That, at least, is fairly clear. And so we bid George Meredith a fond farewell. Does anyone read this author today? I have read some half-dozen of his novels, and a great deal of his poetry, so am speaking from personal experience. Ah well, onwards—

All forms of Comedy could perhaps be described as varying degrees of schadenfreude? We the audience laugh, therefore we must be laughing at something or someone? Comedy, and its resultant laughter, must therefore be looked on as a form of release; an answer to the trials and tribulations of daily life for the vast majority of the Public. And in performing this beneficial task it shows itself in various forms; the jolly low-life crude remarks of the Music-Hall comedian; the entertaining bons-mot of the cultured man or woman about town; drawing-room comedies such as Oscar Wilde's plays; or the simple but effective works of P G Wodehouse.

These all cater to a particular audience; but all can also do so with the same individual, in their several moods. Walter Raleigh—no, not that one—was a Professor of English Literature at Oxford University in the early years of the last century and had something to say on Comedy in his work 'Style', of 1897—'Pathos knits the soul and braces the nerves, humour purges the eyesight and vivifies the sympathies—In much of our so-called comic writing a superabundance of boisterous animal spirits, restrained from more practical expression by the ordinances of civil society, finds outlet and relief.—Comedy judges the actual world by contrasting it with an ideal of sound sense, Humour reveals it in its true dimensions by turning on it the light of imagination and poetry.'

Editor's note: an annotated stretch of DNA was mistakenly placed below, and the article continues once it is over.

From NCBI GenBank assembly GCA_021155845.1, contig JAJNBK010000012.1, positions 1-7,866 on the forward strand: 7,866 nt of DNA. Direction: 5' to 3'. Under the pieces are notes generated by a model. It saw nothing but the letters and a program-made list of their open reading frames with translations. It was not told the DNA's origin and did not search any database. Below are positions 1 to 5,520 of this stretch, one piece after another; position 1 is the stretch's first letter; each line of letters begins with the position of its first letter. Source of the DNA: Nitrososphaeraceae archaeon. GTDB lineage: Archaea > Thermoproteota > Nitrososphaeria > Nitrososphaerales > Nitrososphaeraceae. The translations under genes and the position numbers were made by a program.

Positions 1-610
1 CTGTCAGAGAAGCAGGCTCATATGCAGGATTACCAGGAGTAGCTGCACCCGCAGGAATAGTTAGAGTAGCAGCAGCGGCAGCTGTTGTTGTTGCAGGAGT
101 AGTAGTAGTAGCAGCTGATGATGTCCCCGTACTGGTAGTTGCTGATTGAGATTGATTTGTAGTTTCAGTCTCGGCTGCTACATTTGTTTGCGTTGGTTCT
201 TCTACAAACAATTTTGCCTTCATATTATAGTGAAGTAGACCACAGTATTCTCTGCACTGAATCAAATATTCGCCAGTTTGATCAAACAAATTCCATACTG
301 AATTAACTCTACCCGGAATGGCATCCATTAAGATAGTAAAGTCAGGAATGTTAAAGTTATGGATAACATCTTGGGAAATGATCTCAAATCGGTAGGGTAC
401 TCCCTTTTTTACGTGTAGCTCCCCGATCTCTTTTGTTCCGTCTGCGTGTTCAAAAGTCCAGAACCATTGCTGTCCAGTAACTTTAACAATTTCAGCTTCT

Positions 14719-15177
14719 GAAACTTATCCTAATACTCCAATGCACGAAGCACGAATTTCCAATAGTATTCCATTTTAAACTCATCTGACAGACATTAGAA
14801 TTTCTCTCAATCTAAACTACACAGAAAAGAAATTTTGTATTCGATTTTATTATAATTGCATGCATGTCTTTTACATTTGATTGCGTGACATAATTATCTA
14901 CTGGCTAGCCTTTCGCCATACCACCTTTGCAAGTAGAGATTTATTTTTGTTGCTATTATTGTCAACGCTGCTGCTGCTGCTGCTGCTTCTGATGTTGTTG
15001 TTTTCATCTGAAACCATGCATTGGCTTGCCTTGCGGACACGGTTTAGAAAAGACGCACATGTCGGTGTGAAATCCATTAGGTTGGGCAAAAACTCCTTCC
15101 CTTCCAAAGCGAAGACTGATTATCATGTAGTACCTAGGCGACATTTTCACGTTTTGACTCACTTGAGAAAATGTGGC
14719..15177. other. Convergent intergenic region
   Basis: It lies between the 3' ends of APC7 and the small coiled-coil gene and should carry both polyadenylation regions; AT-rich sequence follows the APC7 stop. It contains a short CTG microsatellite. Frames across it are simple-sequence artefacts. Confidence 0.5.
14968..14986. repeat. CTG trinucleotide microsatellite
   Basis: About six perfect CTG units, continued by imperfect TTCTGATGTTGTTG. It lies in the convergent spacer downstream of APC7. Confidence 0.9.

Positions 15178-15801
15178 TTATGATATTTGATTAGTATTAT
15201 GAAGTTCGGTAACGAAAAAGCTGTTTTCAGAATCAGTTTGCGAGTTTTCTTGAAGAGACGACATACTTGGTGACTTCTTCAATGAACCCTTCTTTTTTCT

A long-winded way of simply saying we all like a good belly-laugh, when all's said and done?

So, the above may give some account of the uses and meaning of Comedy, at least in its original sense; but things have moved on somewhat since. Today the comic novel, in the sense of P G Wodehouse et al, is perhaps past its sell-by date; the Public receiving its jolt of the wished-for sustenance in the form of films and tv panel games and suchlike. Does this mean literary Comedy, as a theme or meme or genre, has suffered a tumble in general appreciation recently? No, I rather fancy it has just, as the old play goes, 'suffered a sea-change, into something rich and strange.'

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The second essay in this series will discuss the works of such early comic authors as Thomas Love Peacock, Arthur M Binstead, W W Jacobs, P G Wodehouse, Somerville and Ross, and E M Delafield, among others. It'll be a feast of frivolity, mark my words.